Accessibility links

Zimbabwe Court Orders Bail for Tsvangirai Aides


Zimbabwe's Lawyers For Human Rights Board Member Beatrice Mtetwa speaks to the media outside the High Court after she was granted a $500 bail in Harare, March 25, 2013.

Zimbabwe's Lawyers For Human Rights Board Member Beatrice Mtetwa speaks to the media outside the High Court after she was granted a $500 bail in Harare, March 25, 2013.

A court in Zimbabwe has ordered the release of aides to Prime Minister Morgan Tsvangirai, who were arrested along with a prominent human-rights lawyer about two weeks ago. The High Court judge ordered the release of officials on bail of $500 each.

The four officials were arrested on March 17, a day after Zimbabwe voters overwhelmingly approved a new constitution. A renowned human-rights lawyer who tried to seek their release was freed Monday.
The officials were accused of impersonating police, while the lawyer was accused of obstructing the course of justice. A lawyer for Tsvangirai's aides, Chris Mhike, confirmed the High Court had overturned a lower court ruling to deny the four bail.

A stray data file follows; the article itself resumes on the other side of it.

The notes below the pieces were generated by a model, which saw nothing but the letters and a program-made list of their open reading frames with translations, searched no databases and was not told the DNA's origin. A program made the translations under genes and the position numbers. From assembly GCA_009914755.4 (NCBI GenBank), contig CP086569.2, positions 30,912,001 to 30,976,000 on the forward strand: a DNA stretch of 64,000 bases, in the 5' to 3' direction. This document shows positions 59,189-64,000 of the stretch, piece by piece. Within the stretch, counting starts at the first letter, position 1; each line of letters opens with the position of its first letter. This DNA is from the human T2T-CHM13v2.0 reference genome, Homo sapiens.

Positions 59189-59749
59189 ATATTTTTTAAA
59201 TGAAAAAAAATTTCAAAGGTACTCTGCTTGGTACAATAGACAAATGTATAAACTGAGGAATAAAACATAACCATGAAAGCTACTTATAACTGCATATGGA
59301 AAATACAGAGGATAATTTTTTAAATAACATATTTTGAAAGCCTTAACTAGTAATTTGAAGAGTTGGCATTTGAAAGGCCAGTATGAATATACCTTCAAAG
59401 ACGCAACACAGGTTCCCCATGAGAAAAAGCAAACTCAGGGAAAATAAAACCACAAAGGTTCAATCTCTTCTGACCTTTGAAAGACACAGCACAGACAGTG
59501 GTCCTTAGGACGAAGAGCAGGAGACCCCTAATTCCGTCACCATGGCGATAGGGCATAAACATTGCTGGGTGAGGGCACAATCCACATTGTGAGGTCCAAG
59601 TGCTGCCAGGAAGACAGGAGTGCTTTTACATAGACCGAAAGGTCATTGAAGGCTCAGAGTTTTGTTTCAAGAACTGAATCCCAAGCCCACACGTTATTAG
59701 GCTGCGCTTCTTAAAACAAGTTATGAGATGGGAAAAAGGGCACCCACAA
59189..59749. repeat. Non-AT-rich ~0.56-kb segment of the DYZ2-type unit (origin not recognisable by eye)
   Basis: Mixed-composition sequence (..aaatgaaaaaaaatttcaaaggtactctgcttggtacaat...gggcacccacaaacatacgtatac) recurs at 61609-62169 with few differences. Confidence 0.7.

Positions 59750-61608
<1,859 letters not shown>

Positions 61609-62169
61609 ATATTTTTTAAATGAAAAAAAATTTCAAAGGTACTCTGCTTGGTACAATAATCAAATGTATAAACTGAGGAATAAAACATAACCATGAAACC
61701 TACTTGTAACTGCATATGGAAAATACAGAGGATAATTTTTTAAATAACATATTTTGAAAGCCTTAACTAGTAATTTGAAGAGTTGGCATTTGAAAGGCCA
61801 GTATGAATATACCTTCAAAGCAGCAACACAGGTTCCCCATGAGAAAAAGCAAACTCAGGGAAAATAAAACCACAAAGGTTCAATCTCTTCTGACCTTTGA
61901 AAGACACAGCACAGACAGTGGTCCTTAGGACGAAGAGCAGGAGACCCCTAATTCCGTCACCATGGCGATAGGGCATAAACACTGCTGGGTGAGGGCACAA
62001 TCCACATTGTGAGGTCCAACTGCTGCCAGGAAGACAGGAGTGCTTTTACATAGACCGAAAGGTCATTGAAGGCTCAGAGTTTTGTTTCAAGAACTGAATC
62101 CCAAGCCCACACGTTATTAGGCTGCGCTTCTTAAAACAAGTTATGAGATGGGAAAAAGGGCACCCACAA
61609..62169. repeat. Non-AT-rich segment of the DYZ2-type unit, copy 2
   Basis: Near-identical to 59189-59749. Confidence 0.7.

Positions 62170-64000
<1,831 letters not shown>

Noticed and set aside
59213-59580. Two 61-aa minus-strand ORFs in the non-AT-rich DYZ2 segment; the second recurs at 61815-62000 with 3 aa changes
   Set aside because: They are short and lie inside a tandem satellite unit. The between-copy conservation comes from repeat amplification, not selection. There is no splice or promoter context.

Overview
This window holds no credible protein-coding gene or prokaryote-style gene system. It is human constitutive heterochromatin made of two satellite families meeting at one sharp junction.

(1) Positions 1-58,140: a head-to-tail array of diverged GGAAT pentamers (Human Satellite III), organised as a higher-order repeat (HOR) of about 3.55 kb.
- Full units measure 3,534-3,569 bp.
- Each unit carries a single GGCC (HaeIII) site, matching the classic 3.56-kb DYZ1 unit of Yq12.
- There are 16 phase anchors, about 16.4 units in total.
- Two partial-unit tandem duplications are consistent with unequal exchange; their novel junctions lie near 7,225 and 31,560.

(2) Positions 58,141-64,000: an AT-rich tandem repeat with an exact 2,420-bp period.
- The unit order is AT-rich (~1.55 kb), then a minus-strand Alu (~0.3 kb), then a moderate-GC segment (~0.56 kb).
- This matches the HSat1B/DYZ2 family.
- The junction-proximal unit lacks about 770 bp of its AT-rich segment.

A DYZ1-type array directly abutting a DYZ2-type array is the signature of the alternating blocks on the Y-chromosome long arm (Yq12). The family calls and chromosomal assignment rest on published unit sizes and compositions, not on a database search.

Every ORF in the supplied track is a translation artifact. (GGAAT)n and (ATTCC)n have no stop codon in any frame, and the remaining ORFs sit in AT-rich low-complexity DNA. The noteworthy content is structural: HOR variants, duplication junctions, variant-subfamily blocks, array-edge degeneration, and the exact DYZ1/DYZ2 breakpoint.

“In place of that negative judgements, there is now a positive judgment to allow all four appellants to walk," he said.
The arrests heightened tensions within Zimbabwe’s fragile power sharing government of Tsvangirai and President Robert Mugabe. It also raised fears Mugabe's allies in the police and security forces are cracking down on opponents before elections expected later this year.
The last elections in 2008 were marred by widespread violence, most of it by Mugabe supporters against Tsvangirai's supporters.
In contrast, the March 16 constitutional referendum was peaceful. But that was a case where both main parties agreed the new constitution should be approved. The upcoming elections will be fiercely contested, and before the vote police have moved to confiscate radios that pick up foreign stations.
XS
SM
MD
LG